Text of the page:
I think Nathan updated the blog about our trip out to San Fransisco in early December. We went out there for Nathan to run in a 50 mile (!!!) trail race through Muir Woods. Around mile 19, Nathan had two partial seizures and had to drop out of the race. When we came back to UAB for his usual infusion that he has every two weeks, his doctors wanted him to have an MRI to see what was causing these partial seizures. The results of the MRI showed major fluid buildup in his tumor cavity which was creating pressure on his brain, causing these partial seizures, headaches, and weakness on the right side of his body. They told us that he needed to have this drained in order to feel better. They also told him that the surgeon would insert an Ommaya Reservoir, so they could drain the fluid in the future without Nathan having to go through another brain surgery. So, we scheduled the procedure after the holidays on January 6th. Everything went well, and-- in true Nathan fashion-- he walked out of the hospital the next day. 


Nathan and me in his holding room before surgery
Lucky #13 (his favorite number, since that's his birthdate)

While Nathan was in the operating room, the surgeon went ahead and took a biopsy of some tumor tissue, in hopes of seeing t-cells in the tissue to show that this clinical trial is really working. We have been waiting on the pathology report, and I'll explain that in a little bit.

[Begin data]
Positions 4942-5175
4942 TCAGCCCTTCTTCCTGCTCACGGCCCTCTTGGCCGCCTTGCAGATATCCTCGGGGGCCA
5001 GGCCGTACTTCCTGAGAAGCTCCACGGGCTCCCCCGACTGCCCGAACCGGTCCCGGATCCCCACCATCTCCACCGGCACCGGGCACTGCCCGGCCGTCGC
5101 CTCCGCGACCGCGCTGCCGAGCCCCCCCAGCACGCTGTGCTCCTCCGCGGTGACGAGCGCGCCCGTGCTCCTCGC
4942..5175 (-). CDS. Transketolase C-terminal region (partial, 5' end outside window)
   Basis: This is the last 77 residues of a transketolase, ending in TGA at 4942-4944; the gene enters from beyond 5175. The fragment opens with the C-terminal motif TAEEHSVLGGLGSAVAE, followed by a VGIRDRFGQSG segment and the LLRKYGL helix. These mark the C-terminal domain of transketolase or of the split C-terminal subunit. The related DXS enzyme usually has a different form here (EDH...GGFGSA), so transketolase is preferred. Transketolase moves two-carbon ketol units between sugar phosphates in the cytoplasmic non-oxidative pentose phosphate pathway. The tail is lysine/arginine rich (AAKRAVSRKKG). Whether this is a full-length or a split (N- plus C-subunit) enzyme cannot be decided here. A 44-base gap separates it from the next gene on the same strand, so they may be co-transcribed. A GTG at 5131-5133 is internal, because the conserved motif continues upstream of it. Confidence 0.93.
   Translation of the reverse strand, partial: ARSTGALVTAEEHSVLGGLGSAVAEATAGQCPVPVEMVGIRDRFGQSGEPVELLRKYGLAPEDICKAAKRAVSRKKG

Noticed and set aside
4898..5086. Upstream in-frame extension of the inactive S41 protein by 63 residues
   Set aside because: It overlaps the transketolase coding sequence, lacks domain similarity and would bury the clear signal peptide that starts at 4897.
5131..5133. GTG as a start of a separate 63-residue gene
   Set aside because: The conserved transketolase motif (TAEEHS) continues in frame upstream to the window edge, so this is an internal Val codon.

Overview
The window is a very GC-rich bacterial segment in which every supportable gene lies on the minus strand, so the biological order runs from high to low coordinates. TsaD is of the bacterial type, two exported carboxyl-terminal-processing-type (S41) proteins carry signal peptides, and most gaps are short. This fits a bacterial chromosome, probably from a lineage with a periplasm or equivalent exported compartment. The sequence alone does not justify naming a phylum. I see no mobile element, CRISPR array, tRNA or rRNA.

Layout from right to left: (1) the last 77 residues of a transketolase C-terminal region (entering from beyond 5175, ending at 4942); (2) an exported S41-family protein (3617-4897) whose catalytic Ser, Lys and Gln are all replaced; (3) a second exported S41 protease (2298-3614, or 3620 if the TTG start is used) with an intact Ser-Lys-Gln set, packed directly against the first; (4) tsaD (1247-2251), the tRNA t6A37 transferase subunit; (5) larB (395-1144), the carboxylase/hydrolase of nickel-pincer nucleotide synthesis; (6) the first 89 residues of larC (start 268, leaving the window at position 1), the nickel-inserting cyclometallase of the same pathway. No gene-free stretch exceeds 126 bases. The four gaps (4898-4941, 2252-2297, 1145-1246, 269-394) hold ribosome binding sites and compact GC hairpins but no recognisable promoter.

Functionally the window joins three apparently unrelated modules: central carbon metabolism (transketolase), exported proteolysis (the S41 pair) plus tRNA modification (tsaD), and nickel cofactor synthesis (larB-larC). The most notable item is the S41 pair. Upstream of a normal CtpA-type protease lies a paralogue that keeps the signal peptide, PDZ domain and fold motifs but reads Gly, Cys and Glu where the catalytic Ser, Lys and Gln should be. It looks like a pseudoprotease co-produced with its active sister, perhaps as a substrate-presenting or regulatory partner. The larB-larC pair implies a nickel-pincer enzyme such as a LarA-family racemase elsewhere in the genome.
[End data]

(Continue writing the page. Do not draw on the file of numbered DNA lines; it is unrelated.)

So, since then, the weakness on the right side of his body has subsided. However, he has had these strange new episodes over the last few weeks. 

The first one happened on Jan. 12th...

Nathan, Jack, and I were all at home, and Nathan went to the kitchen to get some yogurt. He became confused on the "process" of getting the yogurt (where are the spoons, how do I open the yogurt, is it in the fridge or is it in the cabinet?, etc...). This frightened him, so he gave up on the yogurt and went back to our bedroom to rest. He called out to me and said that he was really confused. Before he could explain what he was confused about, he said that he was losing feeling in his right arm and I noticed the right side of his face was drooping. Then, he quickly lost his ability to speak. Meanwhile, I was freaking out. I googled (I know, I know...) these symptoms and thought that he was having a TIA, or mini stroke. Thankfully, this episode only lasted a few minutes and he was back to "normal"... speaking, using the right side of his body, etc... I called our clinical trial director, Traci, and she advised us to call the on-call Neurologist at UAB. I spoke with him, and he said that the likelihood of a stroke was very slim and that he probably had a seizure. He told me that if this happens again, go to the ER. In my head, I was thinking, "Umm..this did not look like one of his normal seizures. I'm pretty sure he had a mini stroke, according to Web MD." You know, because I know more than a Neurosurgeon...